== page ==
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The Select Committee on Energy Independence and Global Warming addressed our nation's energy, economic and national security challenges during the 110th and 111th Congresses.

This is an archived version of the committee's website, where the public, students and the media can continue to access and learn from our work.

American Universities/Students Lack R&D Funds to Meet Global Warming Challenge


American Universities Lack R&D Funds to Meet Global Warming Challenge

Best Student Minds Heading Overseas to Find Climate and Clean Energy Programs, Say Top Educators

WASHINGTON DC – In Congressional testimony yesterday, representatives from several of the nation’s leading universities warned that research and development money dedicated to solving the climate crisis was woefully lacking on our college campuses. Even as a record number of students in math, science and technology are seeking curricula that focus on global warming and energy solutions, they are being shut out due to lack of resources.

In turn, other nations such as Portugal and Germany have aggressively invested in clean energy R&D, placing the United States at risk of falling behind in the global race to invent the green technologies of the future.

“These days, the funding of global warming and clean technology research on American campuses isn’t making the grade,” said Congressman Edward Markey (D-Mass.), Chairman of the Select Committee on Energy Independence and Global Warming, which hosted the educators yesterday in a hearing. “Instead of opening up classrooms to create the clean energy future we all want, we’re slamming the doors in the faces of our nation’s greatest students.”

Below are excerpts from the administrators and professors from the nation’s leading research universities who testified before the Select Committee:

Dr. Susan Hockfield, President of Massachusetts Institute of Technology, testified:
•    “If we fail to make major strategic investments in energy research now, we will swiftly forfeit the advantage to our competitors, from China and India to Germany and Japan.  Other countries have the money and motivation, and they are chasing the technology almost as fast as we are. We must make sure that in the energy technology markets of the future, we have the power to invent, produce and sell, not the obligation to buy.”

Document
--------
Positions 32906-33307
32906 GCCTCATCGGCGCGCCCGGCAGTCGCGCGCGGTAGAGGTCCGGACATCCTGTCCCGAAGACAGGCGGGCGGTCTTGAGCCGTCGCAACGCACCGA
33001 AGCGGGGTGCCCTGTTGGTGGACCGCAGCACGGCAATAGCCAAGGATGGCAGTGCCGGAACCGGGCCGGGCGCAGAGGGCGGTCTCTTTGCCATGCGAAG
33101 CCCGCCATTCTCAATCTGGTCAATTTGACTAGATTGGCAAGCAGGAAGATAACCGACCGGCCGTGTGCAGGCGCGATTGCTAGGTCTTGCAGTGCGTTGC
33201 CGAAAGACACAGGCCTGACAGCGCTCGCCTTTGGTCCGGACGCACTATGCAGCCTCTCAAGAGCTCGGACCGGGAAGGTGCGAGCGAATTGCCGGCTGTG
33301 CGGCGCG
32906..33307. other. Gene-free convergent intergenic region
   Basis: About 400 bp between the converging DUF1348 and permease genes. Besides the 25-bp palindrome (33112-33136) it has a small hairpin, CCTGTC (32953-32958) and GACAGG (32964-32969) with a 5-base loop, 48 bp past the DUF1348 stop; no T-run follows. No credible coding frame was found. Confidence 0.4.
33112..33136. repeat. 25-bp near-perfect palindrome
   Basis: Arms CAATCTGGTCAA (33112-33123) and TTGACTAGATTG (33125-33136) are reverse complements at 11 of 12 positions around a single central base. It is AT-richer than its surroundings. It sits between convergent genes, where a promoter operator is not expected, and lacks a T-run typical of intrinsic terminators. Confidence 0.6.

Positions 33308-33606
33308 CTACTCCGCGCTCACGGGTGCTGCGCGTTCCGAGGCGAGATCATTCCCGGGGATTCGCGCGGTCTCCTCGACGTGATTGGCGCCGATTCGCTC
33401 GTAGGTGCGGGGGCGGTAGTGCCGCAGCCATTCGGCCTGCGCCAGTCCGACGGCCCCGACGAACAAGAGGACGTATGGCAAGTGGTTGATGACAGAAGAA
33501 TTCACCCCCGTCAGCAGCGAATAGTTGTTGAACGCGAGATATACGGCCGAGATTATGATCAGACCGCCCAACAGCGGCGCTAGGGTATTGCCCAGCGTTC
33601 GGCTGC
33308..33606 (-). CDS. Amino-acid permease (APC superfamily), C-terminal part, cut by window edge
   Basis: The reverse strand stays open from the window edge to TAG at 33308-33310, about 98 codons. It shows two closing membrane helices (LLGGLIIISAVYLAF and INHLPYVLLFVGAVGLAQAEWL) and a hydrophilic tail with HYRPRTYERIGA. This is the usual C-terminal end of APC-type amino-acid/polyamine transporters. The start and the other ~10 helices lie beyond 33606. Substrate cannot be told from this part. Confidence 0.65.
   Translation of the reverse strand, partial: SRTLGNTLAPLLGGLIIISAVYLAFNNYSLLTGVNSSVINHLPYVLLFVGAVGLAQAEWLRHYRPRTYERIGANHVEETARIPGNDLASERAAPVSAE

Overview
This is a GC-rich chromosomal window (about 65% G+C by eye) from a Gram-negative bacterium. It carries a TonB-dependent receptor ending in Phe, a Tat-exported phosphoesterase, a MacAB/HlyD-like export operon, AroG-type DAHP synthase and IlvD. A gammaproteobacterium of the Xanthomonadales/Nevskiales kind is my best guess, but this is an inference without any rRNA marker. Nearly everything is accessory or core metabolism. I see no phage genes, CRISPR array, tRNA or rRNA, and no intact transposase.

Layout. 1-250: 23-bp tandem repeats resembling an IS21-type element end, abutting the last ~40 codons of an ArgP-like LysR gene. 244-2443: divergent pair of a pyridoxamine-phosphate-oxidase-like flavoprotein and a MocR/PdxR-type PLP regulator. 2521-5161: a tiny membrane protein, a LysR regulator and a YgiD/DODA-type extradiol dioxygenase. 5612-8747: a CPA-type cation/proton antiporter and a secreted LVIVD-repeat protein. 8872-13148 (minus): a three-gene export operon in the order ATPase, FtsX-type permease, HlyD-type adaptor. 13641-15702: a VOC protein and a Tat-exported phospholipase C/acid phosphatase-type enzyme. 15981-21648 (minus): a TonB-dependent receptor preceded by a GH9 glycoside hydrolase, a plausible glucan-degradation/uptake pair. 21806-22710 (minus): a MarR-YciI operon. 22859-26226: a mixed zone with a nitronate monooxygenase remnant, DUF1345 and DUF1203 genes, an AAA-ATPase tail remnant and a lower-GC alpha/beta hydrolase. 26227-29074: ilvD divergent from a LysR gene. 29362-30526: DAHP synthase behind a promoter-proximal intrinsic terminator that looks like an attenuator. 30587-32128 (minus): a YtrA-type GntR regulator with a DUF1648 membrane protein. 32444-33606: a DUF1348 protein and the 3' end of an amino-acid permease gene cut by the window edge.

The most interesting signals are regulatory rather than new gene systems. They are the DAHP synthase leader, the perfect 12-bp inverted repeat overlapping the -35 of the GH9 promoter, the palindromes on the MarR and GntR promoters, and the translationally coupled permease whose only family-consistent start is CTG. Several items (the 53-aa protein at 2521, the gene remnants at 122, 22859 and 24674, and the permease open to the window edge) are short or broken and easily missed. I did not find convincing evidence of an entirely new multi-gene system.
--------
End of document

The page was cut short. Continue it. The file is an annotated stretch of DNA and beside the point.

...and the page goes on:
•    “The (MIT) students' interest is absolutely deafening, and one of my fears is that if we don't fund the kind of research that will fuel innovation, these very brilliant students will see that a bright future actually lies elsewhere, even despite their passion for solving what I believe is the greatest challenge of our era.”  

Dr. Stephen Forrst, VP of Research, University of Michigan, wrote in his testimony:
•    “Many of the young researchers I encounter are eager to join in and devote their entire careers to this grand effort. However, their enthusiasm is tempered by what has been the unpredictable and steadily declining level of support for energy R&D over the last two decades. Simply put, the U.S. has not responded in a manner proportionate to the threat posed by entering an energy-insecure future”

Dr. Daniel Kammen, Professor, University of California-Berkeley, testified:
•    “While investment in research and development is roughly 3 percent of gross domestic product, it is roughly one-tenth that in the energy sector.  By contrast, R&D investments in the medical and biotechnology field are roughly 15 percent of sales, almost a staggering 40 times more than in the energy field.

•    “The fact that we see three to five times more jobs per dollar invested in the clean tech energy area -- and I am including energy efficiency that we have not mentioned explicitly here, but it is vital to the equation, this job dividend, green collar jobs, inner city jobs, as well as the high end jobs    is a critical benefit that we can capture. And right now many of those jobs are going to Germany, Norway, Portugal.  So we are losing out. In fact, little Portugal just set up a clean energy research investment fund larger than the entire U.S. investment in this area.”

•    “When I came to Berkeley from Princeton in 1998 there were 45 students in the graduate level energy class. We capped the class this semester of 320. And to let you know, I have a huge problem finding qualified teaching assistants because we have so swamped the potential spaces.”  

Dr. Jack Fellows, VP, University Corporation for Atmospheric Research, testified:
•    “There has been an erosion of key observational and science programs at NASA, NOAA, and NSF at precisely the time when they are most needed.”  

For additional information and full testimony from this hearing, please visit the House Select Committee on Energy Independence and Global Warming.

PLEASE NOTE: The House Select Committee on Energy Independence and Global Warming was created to explore American clean energy solutions that end our reliance on foreign oil and reduce carbon pollution.

The Select Committee was active during the 110th and 111th Congresses. This is an archived version of the website, to ensure that the public has ongoing access to the Select Committee record. This website, including external links, will not be updated after Jan. 3rd, 2010.

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